operators, to \ref{25-29,36-39} for how the Nijenhuis tensor describes
the geometry of the tangent bundle; and to \ref{36-40} for the
geometry of the Nijenhuis tensor in relation with a distinguished
vector field $X$ on $M$ describing dynamical evolution. Finally, for
the Hamiltonian setting see \ref{31-35,41,42}.
\bigskip \vfill\eject
{\bf 5. Examples: linearizable vector fields}
We will now consider some examples of applications of our results. We
will for each example consider, in the order, the application of th
emethods based on lemma I, lemma II and on lemma IV.
In the following we write all indices as lower ones, to avoid any
confusion between indices and exponents.
{\tt Example 1.}
As a first, although trivial, test, we consider the case $n=1$. Now
we have for (1) $\.x = a x$, and
$$ f(y) = a {\Phi \over \Phi '} \eqno(33) $$
Looking first for $\phi = \phi(y)$ as solution to (10), we get
$$ {\phi_y \over \phi} = g(y) \equiv {f_y \over f} \eqno(34) $$
and in this case we actually have
$$ g(y) = {\Phi ' \over \Phi} - {\Phi '' \over \Phi '} \eqno(35) $$
so that indeed
$$ \phi (y) = c \Phi (y) / \Phi ' (y) = \~c f(y) \eqno(36) $$
Thus, applying Lemma I is just equivalent to determining directly
if, given $f(y)$, there exists a $\Phi$ such that (33) is verified;
obviously this just yields
$$ \Phi (y) = c_1 \exp \left[ \int_{y_0}^y [a/ f(y)] dy \right]
\eqno(37) $$
To make a concrete example, in this way we immediately get that
$$ \.y = {1 + y^2 \over 1 + 3 y^2} a y \eqno(38) $$
is transformed into $\.x = a x$ with
$$ x = \Phi (y) = y + y^3 \eqno(39) $$
Let us now look for
$$ \phi = \phi (y,t) = \alpha (y) \xi (t) \eqno(40) $$
so that (10) reads now
$$ \a \.\xi + f \xi \a_y = \a \xi f_y \eqno(41) $$
which for $\a$ yields
$$ {d \a \over \a } = \left[ {f_y \over f } - {\.\xi \over \xi} {1
\over f} \right] d y \eqno(42) $$
If $\.\xi = k \xi$, we get
$$ {d \a \over \a } = \left[ \left( 1 - {k\over a} \right) {\Phi_y
\over \Phi } - {\Phi_{yy} \over \Phi} \right] \eqno(43) $$
and choosing $k=a$ we get
$$ \a = {c_2 \over \Phi_y} \eqno(44) $$
For a concrete example, one could use this approach to obtain $\Ga$
which, for $f$ as in (38), yields the same $\Phi$ as in (39).
In the approach based on lemma III (and with the notation of section
3), $Z$ is just given by $Z = g(y) d / dy$, see equation (34). With
this, (18) just yields $f(y) = c \Phi (y)$, which corresponds to Lemma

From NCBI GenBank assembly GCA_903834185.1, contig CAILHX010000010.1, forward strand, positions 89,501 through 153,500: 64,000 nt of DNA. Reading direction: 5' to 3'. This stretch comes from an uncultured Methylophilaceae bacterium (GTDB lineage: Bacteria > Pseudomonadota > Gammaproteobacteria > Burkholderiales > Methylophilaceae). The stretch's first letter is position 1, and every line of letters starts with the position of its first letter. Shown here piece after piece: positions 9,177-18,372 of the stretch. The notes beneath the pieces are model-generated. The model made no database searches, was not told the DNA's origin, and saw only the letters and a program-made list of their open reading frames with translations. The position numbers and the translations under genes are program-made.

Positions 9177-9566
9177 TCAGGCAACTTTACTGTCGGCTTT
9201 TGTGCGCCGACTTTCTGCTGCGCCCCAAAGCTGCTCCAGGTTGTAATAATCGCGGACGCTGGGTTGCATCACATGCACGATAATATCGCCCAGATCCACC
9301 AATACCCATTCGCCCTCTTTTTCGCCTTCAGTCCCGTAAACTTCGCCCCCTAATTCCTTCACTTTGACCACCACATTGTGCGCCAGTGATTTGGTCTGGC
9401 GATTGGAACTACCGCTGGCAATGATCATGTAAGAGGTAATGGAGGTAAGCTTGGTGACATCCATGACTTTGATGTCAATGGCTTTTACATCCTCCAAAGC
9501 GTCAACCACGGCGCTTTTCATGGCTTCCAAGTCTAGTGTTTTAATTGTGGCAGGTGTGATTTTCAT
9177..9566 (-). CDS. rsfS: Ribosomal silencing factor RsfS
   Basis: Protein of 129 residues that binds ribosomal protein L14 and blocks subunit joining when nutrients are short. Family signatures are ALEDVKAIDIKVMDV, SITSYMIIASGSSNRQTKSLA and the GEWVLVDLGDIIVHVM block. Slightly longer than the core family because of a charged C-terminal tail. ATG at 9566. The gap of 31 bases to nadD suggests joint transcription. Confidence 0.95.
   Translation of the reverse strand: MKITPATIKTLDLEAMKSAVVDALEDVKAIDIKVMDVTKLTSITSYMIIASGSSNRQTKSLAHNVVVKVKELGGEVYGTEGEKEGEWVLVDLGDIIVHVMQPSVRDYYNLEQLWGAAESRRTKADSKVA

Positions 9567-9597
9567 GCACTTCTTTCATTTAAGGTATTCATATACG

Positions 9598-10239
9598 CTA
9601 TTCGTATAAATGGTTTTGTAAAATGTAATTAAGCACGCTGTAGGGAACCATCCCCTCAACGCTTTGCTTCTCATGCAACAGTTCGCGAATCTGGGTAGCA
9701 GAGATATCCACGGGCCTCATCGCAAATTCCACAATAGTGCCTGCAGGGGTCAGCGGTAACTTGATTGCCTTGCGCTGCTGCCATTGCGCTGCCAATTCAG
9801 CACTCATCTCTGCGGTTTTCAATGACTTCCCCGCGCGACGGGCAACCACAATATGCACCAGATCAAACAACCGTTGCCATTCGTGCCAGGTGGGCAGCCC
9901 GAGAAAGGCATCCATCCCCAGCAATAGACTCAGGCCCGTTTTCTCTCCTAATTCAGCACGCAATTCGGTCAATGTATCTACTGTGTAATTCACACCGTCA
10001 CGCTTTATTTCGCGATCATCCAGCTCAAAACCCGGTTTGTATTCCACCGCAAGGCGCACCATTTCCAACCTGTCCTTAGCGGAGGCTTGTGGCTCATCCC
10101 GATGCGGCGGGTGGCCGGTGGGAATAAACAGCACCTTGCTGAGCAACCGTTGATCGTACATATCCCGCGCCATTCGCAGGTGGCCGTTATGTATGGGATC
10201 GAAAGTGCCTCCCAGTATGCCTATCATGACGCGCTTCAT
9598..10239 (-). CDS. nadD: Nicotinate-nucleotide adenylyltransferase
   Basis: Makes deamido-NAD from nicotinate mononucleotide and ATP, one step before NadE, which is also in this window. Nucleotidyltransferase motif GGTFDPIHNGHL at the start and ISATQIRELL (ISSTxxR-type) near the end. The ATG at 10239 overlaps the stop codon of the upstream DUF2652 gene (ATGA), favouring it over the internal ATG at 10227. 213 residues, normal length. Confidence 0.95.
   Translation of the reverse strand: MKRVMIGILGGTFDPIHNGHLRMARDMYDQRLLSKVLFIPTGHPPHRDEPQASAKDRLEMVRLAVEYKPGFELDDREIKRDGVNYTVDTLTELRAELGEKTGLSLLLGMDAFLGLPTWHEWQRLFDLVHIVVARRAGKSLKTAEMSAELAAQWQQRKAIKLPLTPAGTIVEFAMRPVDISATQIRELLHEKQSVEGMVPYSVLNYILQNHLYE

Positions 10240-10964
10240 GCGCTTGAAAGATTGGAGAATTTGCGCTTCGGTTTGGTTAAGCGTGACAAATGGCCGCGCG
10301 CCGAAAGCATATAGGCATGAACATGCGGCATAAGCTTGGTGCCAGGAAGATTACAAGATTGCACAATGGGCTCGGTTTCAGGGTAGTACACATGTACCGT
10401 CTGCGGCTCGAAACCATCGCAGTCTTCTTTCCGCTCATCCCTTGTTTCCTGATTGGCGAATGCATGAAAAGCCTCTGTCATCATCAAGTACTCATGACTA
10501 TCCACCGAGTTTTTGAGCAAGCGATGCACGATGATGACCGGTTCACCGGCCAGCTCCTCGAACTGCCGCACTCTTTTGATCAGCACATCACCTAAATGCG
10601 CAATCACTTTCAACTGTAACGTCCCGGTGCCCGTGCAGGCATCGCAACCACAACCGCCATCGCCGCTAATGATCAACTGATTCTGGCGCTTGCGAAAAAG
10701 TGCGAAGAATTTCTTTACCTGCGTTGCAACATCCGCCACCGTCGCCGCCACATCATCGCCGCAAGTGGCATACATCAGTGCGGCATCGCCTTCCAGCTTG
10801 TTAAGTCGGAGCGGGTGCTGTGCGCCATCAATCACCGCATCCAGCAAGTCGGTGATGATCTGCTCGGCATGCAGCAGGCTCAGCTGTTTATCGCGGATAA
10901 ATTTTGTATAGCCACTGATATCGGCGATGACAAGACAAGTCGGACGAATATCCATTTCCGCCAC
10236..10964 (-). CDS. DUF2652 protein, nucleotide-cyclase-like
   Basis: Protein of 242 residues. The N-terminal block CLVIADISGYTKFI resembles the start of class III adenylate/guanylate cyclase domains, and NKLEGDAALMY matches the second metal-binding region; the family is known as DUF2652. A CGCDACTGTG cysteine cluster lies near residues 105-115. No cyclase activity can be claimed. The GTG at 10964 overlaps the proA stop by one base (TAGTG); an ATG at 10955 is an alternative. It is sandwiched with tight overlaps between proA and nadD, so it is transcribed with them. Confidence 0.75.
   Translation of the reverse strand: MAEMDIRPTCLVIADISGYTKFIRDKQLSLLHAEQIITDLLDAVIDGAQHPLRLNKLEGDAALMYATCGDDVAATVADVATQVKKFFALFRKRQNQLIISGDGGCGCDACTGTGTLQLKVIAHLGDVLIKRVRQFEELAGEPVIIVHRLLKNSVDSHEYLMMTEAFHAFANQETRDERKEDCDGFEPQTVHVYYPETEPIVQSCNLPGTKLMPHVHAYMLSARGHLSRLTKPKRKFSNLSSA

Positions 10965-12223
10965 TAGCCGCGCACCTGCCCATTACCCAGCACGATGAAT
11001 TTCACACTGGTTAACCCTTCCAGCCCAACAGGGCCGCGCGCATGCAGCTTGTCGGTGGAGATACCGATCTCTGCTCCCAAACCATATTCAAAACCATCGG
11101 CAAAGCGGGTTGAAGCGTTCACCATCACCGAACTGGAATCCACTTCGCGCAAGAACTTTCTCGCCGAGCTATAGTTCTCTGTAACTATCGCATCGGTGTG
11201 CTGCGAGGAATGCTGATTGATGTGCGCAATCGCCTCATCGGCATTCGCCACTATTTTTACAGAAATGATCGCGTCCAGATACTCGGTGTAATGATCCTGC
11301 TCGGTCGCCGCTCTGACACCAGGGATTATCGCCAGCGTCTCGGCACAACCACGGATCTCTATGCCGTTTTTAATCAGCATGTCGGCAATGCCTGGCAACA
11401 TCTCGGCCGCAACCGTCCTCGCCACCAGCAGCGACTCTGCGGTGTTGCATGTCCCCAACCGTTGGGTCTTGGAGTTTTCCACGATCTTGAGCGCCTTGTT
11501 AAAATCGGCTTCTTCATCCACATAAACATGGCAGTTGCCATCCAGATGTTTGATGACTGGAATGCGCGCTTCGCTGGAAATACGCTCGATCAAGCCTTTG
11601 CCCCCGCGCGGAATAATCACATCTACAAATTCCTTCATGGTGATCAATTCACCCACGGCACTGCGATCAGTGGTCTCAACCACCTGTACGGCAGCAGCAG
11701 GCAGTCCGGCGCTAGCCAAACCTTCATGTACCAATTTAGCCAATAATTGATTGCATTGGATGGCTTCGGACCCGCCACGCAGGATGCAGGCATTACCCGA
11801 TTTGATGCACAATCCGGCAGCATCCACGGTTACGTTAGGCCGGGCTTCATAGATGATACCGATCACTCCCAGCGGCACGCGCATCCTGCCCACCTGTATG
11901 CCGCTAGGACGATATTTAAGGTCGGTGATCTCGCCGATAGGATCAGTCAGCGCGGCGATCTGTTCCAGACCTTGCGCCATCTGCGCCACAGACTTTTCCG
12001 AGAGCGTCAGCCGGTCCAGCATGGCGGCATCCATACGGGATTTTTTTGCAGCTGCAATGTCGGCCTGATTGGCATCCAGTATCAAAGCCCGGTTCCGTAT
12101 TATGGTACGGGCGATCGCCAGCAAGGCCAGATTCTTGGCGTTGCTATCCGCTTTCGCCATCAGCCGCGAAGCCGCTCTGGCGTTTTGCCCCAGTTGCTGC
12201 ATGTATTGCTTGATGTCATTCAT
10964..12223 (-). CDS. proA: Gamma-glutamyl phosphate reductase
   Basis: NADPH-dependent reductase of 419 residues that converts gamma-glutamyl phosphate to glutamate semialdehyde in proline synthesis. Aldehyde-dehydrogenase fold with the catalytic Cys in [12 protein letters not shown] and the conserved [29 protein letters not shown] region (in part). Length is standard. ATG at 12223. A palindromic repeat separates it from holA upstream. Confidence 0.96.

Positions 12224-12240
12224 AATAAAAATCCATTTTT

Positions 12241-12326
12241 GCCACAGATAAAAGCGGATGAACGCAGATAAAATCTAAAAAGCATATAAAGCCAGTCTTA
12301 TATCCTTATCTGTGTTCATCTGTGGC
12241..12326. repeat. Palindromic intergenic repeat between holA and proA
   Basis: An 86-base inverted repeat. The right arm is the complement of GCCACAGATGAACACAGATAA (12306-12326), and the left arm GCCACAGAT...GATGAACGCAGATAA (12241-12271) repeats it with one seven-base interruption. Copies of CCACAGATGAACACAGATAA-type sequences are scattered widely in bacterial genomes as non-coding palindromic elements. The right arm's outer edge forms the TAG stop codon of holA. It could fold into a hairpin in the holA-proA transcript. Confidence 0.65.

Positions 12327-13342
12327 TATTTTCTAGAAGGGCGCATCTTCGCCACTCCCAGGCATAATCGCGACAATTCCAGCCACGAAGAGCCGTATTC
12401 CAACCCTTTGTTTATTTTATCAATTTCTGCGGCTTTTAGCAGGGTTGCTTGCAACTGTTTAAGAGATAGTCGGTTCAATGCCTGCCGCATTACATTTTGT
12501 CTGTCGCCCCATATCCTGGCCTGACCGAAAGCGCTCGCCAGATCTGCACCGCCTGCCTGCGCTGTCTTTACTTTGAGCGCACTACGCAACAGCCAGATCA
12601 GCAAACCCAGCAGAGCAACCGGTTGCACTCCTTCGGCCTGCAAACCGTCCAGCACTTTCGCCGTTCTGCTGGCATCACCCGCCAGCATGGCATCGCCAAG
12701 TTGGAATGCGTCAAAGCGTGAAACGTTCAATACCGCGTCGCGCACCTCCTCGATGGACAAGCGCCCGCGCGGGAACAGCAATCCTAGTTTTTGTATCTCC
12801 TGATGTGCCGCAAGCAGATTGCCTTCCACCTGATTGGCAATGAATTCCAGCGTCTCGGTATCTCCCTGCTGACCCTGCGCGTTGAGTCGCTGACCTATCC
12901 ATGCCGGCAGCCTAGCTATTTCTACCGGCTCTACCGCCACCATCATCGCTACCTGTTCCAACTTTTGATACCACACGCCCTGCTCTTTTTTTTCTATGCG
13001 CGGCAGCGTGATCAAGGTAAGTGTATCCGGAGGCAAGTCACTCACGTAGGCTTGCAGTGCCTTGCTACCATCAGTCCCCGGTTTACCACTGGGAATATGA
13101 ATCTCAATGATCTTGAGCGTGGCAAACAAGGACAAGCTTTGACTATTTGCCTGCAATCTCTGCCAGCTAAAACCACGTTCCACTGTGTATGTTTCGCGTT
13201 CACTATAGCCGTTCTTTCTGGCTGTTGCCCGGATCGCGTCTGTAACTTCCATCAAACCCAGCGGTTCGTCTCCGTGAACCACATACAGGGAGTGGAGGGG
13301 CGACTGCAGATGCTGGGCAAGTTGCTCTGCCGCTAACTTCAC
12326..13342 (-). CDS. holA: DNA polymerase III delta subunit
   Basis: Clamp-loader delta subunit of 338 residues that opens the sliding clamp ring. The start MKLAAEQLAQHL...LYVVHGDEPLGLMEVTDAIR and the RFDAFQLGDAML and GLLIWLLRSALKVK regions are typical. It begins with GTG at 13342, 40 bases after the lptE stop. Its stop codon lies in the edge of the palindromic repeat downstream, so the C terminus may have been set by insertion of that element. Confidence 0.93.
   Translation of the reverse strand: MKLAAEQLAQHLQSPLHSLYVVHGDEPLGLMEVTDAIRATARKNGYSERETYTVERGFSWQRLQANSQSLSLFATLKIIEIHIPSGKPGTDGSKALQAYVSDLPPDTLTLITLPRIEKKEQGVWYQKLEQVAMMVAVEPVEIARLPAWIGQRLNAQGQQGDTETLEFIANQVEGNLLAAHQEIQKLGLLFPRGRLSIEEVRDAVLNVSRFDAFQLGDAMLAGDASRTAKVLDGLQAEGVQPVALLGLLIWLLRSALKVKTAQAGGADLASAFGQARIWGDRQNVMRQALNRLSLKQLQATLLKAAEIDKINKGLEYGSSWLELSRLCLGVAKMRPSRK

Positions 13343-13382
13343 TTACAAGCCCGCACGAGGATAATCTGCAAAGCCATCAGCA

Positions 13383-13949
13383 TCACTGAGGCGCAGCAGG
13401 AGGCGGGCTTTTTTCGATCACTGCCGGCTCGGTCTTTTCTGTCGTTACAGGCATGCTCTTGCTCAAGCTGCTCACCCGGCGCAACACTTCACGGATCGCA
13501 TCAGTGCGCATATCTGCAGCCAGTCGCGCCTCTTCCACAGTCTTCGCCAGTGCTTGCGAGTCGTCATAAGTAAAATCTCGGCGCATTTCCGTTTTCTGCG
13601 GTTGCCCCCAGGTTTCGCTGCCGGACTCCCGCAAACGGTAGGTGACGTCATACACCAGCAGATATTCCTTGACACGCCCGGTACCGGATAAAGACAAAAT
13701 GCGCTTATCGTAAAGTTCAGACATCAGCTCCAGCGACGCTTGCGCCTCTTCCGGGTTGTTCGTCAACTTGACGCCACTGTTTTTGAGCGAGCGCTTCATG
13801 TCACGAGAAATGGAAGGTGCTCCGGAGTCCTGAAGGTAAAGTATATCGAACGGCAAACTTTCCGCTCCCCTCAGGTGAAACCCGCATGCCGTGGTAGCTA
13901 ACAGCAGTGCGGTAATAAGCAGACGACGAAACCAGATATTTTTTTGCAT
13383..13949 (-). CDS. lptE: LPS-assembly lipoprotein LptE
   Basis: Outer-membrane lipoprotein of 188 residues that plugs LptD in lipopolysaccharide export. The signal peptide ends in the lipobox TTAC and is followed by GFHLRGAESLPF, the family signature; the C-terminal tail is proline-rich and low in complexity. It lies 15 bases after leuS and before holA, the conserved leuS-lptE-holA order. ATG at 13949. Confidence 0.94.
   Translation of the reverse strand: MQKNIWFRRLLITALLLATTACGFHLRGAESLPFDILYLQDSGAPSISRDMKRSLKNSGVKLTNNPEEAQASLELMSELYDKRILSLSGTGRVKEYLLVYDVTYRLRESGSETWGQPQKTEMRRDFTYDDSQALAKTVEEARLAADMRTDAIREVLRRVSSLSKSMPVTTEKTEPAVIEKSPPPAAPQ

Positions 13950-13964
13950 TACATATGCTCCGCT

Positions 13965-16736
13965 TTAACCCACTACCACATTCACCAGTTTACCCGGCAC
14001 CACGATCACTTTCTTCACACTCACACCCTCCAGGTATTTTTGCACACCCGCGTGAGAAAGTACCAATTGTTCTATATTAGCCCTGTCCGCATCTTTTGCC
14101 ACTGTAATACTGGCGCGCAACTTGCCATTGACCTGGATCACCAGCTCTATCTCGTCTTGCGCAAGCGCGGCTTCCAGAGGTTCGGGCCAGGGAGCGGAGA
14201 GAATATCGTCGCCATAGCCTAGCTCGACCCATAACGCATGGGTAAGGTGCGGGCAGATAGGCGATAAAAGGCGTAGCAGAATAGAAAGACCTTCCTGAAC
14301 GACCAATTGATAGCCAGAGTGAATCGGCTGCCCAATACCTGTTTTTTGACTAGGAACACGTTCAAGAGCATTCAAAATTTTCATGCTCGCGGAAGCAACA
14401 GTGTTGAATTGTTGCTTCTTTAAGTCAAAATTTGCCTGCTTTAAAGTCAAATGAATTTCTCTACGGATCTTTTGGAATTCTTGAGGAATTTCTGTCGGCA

III.
\bigskip
{\tt Example 2.}
We consider now a two-dimensional system $\.y = f(y)$, with only one
nonlinear term:
$$ \eqalign{
{\.y}_1 =& y_1 - \eps y_2 - y_2^2 \cr
{\.y}_2 =& y_2 \cr} \eqno(45) $$
Let us first try to apply Lemma I. From (10), we obtain that the vector
field $X_0$ identified by
$$ \phi_1 = y_1 - y_2^2 ~~,~~ \phi_2 = y_2 \eqno(46) $$
is a symmetry of our system; this is of the form $ \phi_i = \Ga_{ij}
\Phi_j$ with
$$ \Phi = \pmatrix{y_1 + y_2^2 \cr y_2} ~~,~~ \Ga =
\pmatrix{1&2 y_2 \cr 0&1} \eqno(47) $$
which indeed satisfies $[\Ga^{-1}]_{ij} = \pa \Phi_i / \pa y_j$;
correspondingly we get the linearizing transformation $\Phi^{-1}$ as
$$ y_1 = x_1 - x_2^2 ~~,~~ y_2 = x_2 \eqno(48) $$
and in this coordinates we get, as expected,
$$ X_0 = x_i {\pa \over \pa x_i } ~. \eqno(49) $$
Let us now come to the procedure based on Lemma II, i.e. let us look
for $\phi$ in the form $\phi (y,t) = \Ga_{ij} (y) \xi_j (t)$. The
equations (10) are now\footnote{$^6$}{Notice that $A$ and $\Ga$ should
be seen as the unknowns of the problem.}, assuming that ${\.\xi}_i =
A_{ij} \xi_j$ for some $A$ and eliminating the common factor $\xi_k$,
$$ f_j {\pa \Ga_{ik} \over \pa y_j} = {\pa f_i \over \pa y_j}
\Ga_{jk} - \Ga_{ij} A_{jk} \eqno(50) $$
With the explicit expression of $f$, and therefore $\pa f / \pa y$,
given above, we have that indeed for $\Ga$ as in (47) above and
$$ A = \pmatrix{1&-\eps\cr0&1} \eqno(51) $$
the equation is satisfied. This leads to the same linearizing
transformation (48) as above, and the linear equation is indeed just
$\.x = A x$.
Let us now consider, for the same problem, the approach of section 3;
we take
$$ Z = (y_1 - y_2^2 ) {\pa \over \pa y_1} + y_2 {\pa \over \pa
y_2} \eqno(52) $$
and the diagonalizing $h_i$'s are given by
$$ h_1 = y_1 + y_2^2 \quad , \quad h_2 = y_2 \ . \eqno(53) $$
One can check that in this case, solving (18) -- e.g. by the method of